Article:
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Methamphetamine Facts

What It Is

Methamphetamine, Desoxyn or commonly known as meth, is a stimulant and an appetite suppressant. It stimulates the central nervous system, the nerves and brain, by increasing certain chemicals. It also elevates the heart rate and blood pressure and decreases inhibitions.  It induces a feeling of well being as well as improves alertness, attention and performance on certain cognitive and motor tasks

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The Truth about Methamphetamine Abuse

Methamphetamine is a terrible drug which is devastating society as we know it today.  Methamphetamine is a highly addictive stimulant which has devastating effects on its users.  When meth is abused, the body’s reserve energy and vitamins are rapidly consumed, causing nutrient deficiencies and shocking effects to the addicts body.   Someone abusing meth will look malnourished and significantly older than their actual age.  Meth can cause irreversible damage to blood vessels of the heart and brain.   Meth also creates an imbalance of dopamine in the brain.  Addicts are unable to feel happiness without meth after prolonged abuse. 

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Meth Rehab Center

What is Methamphetamine?

Methamphetamine is a central nervous system stimulant substance that is similar in structure to the class of drugs known as amphetamines. Methamphetamine is classified as a Schedule II drug and is available only through a prescription that cannot be refilled due to its high potential for addiction. Although methamphetamine can be prescribed by a doctor, its medical uses are extremely limited, and the doses that are prescribed are significantly lower than those typically abused by a user. The majority of the methamphetamine abused in this country comes from foreign or domestic super labs, although it can also be made in small, illegal labs, where its production endangers the environment, the people in the labs, and neighbors.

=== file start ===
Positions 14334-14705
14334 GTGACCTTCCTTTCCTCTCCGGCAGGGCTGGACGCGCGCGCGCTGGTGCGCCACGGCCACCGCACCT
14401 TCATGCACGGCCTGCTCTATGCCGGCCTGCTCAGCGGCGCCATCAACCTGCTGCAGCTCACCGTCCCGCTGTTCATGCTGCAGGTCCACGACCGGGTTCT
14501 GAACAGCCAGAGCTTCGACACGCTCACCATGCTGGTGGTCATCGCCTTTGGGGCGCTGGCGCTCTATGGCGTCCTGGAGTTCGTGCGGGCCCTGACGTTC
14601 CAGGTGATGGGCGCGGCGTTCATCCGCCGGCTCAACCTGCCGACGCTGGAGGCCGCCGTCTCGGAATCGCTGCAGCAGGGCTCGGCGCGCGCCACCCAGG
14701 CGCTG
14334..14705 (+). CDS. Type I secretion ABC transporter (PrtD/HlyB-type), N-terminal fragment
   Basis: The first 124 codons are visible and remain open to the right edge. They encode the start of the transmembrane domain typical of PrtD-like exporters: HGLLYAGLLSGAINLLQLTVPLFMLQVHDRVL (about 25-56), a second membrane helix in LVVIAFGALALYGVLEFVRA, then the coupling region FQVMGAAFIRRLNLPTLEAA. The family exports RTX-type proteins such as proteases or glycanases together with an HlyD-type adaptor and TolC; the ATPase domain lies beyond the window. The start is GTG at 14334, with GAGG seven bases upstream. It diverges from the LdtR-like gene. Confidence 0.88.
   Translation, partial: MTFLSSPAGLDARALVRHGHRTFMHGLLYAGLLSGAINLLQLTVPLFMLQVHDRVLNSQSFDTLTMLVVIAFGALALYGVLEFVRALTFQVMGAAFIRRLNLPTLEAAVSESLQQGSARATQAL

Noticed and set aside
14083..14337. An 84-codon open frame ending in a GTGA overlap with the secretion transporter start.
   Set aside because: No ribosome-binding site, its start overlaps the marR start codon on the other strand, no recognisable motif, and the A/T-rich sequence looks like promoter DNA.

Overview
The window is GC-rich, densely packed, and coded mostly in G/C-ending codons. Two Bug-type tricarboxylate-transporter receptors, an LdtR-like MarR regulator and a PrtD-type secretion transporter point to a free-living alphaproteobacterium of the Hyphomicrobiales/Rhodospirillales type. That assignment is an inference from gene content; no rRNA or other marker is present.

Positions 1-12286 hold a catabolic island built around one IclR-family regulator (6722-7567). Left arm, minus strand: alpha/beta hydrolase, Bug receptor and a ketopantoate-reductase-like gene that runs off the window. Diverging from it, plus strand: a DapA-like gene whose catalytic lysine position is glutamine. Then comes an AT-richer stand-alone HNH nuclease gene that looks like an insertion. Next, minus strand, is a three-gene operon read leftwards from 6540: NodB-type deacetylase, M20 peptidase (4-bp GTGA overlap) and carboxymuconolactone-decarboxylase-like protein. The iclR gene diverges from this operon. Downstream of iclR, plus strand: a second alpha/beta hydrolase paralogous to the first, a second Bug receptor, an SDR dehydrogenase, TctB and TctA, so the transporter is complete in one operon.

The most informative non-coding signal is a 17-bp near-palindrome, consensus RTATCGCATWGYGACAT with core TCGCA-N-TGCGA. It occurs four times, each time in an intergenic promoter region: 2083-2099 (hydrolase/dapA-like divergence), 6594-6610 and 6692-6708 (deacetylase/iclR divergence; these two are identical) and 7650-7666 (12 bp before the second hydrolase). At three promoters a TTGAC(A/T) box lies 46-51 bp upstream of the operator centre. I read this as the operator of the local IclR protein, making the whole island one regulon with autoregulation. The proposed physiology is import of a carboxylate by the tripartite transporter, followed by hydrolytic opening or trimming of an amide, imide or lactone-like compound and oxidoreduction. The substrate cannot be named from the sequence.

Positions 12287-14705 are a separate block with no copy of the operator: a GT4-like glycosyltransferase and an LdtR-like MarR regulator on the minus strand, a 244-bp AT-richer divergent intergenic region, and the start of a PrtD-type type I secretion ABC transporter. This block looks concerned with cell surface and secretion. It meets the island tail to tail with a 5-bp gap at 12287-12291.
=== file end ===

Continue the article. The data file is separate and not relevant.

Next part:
Methamphetamine comes in many forms and can be injected, snorted, smoked, or orally ingested. The preferred method of methamphetamine abuse varies by geographical region and has come to change over time. When Methamphetamine is smoked is has a different effect, which leads to very fast uptake of the drug in the brain, and has become more common in recent years, amplifying methamphetamine's addiction potential and adverse health consequences.

[Data from National Institute on Drug Abuse]

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Methamphetamine Abuse

methabusepage